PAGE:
Finding Out What Your Child Needs

Each week our doctors from various specialties, such as medicine, surgery and radiation, meet at our General Tumor Board and our Brain Tumor Board.

These meetings provide a time when our team can talk as a group about each patient and develop treatment plans. Your child's doctors will discuss whether radiation is a good treatment choice for your child and will let you know what they recommend.

Dr. Ralph Ermoian, a radiation oncologist, attends both boards to help the teams assess whether radiation may be helpful.

Here are the steps you can expect if your child needs radiation:

  1. If we think your child needs radiation therapy, we will ask you to come see us to talk about the reasons, the benefits and the possible side effects.
  2. If you agree that radiation is a good treatment for your child, we will have a second meeting for detailed treatment planning. We will do a CT scan of the tumor site to tell right where the tumor is, and we will figure out how we want to carry out the sessions. This is called a simulation.
  3. Next, we will take one to two weeks for technical work to figure out the best angles for treatment and to set up the equipment.
  4. If your child needs anesthesia before treatment, the next step is to come in for the first radiation treatment. First, we will give your child anesthesia. Then we will do a "dry run" with your child to make sure everything is set properly. Once we confirm all settings are correct, and while your child is under anesthesia, we will give the first dose of radiation.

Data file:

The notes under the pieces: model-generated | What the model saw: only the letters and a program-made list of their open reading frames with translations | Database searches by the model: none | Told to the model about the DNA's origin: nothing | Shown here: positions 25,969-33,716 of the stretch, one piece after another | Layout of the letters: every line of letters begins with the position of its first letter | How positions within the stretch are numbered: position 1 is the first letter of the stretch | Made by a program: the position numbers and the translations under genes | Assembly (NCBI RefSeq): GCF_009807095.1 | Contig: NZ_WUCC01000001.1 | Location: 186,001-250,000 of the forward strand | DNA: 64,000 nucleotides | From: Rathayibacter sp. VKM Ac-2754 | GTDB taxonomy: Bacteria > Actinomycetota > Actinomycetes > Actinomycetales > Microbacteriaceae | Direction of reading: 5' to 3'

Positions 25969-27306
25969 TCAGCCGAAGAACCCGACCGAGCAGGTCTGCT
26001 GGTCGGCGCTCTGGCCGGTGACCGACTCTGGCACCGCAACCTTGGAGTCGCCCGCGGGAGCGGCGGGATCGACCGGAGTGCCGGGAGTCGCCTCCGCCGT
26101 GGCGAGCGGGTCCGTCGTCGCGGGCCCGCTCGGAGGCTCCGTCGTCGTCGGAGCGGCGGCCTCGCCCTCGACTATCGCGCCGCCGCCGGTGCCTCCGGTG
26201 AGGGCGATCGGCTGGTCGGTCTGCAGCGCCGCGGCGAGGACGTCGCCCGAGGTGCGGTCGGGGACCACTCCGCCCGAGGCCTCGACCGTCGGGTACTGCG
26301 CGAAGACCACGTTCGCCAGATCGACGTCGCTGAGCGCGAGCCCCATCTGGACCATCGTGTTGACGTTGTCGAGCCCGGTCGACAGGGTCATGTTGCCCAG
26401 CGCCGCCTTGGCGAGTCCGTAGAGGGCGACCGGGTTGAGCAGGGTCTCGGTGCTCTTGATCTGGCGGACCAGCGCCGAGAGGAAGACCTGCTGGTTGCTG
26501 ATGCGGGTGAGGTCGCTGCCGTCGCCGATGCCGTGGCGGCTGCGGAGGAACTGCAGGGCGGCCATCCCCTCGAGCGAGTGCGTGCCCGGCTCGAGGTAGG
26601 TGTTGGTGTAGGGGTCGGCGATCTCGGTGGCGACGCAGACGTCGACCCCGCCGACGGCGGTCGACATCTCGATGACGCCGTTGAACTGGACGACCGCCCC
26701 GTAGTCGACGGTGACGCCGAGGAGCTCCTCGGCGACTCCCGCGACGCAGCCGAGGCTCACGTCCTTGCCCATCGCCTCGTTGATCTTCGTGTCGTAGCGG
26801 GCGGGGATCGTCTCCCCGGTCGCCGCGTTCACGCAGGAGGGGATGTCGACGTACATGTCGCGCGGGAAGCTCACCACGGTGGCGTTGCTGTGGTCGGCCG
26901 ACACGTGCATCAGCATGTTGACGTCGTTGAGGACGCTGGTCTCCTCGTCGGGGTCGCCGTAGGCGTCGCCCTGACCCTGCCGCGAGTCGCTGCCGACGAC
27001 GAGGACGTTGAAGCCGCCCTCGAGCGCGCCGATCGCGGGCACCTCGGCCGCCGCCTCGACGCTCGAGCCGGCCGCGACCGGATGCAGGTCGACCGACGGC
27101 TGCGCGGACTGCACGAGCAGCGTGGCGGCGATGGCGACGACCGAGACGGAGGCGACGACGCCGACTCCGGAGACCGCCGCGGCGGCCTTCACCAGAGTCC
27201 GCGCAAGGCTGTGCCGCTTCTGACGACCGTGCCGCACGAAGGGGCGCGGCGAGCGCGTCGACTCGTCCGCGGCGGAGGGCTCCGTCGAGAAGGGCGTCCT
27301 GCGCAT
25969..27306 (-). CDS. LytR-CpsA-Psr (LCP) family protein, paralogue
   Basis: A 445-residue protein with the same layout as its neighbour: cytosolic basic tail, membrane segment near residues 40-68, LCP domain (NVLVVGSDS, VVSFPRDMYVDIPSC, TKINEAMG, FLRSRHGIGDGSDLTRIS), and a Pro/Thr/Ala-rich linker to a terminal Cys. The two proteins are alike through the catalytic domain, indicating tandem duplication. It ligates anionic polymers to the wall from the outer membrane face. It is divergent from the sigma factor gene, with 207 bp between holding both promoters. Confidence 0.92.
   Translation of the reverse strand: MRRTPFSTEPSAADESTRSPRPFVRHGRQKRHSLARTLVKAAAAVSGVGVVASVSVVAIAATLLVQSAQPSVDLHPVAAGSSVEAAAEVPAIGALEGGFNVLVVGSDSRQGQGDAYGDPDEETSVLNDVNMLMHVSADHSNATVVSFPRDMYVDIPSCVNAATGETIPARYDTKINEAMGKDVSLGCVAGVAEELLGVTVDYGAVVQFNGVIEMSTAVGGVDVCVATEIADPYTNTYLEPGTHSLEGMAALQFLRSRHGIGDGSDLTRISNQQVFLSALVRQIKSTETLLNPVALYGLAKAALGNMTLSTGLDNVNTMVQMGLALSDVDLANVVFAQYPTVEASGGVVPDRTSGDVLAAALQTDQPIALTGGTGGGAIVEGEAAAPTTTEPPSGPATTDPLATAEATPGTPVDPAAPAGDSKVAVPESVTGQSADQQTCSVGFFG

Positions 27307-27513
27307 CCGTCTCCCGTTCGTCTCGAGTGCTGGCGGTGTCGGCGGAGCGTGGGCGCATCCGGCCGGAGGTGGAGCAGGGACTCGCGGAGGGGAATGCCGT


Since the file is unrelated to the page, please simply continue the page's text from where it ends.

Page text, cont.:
5. If your child does not need anesthesia, we will still do the "dry run." Then we will have your child come back for the first treatment a day or two later.

What's Special About the Radiation Therapy Service at Children's?

Children's provides multidisciplinary care. We bring together teams of experts from many fields to decide, with you, the best treatment plan for your unique child. This includes our use of radiation.

Dr. Ermoian is the only radiation oncologist dedicated to pediatric care in Washington, Wyoming, Alaska, Montana and Idaho. He has a unique depth of knowledge about cancer care and about the experiences of children with cancer and their families.

He is one of many team members who work to make sure our radiation therapy service focuses on the special needs of children.

We have a full-time nurse dedicated to caring for our patients who come for radiation therapy a pediatric recovery room.

SCCA Proton Therapy, A ProCure Center, is the first and only place to offer proton therapy in the Northwest. The Seattle Cancer Care Alliance (SCCA) brings together cancer care from Seattle Children's, UW Medicine and Fred Hutchinson Cancer Research Center.

Who Needs Radiation Therapy?

About 50% to 60% of our young cancer patients get radiation. Most get radiation in addition to surgery and chemotherapy.

Some types of tumors respond well to radiation, and others do not. So it is not the right choice for all our young patients.

We use radiation most often to treat brain tumors and sarcomas (bone tumors), and we use it to prepare patients for a hematopoietic cell transplant.

We also use radiation for children with Wilms tumors, a type of kidney tumor; neuroblastoma; some cases of leukemia; and some other forms of cancer.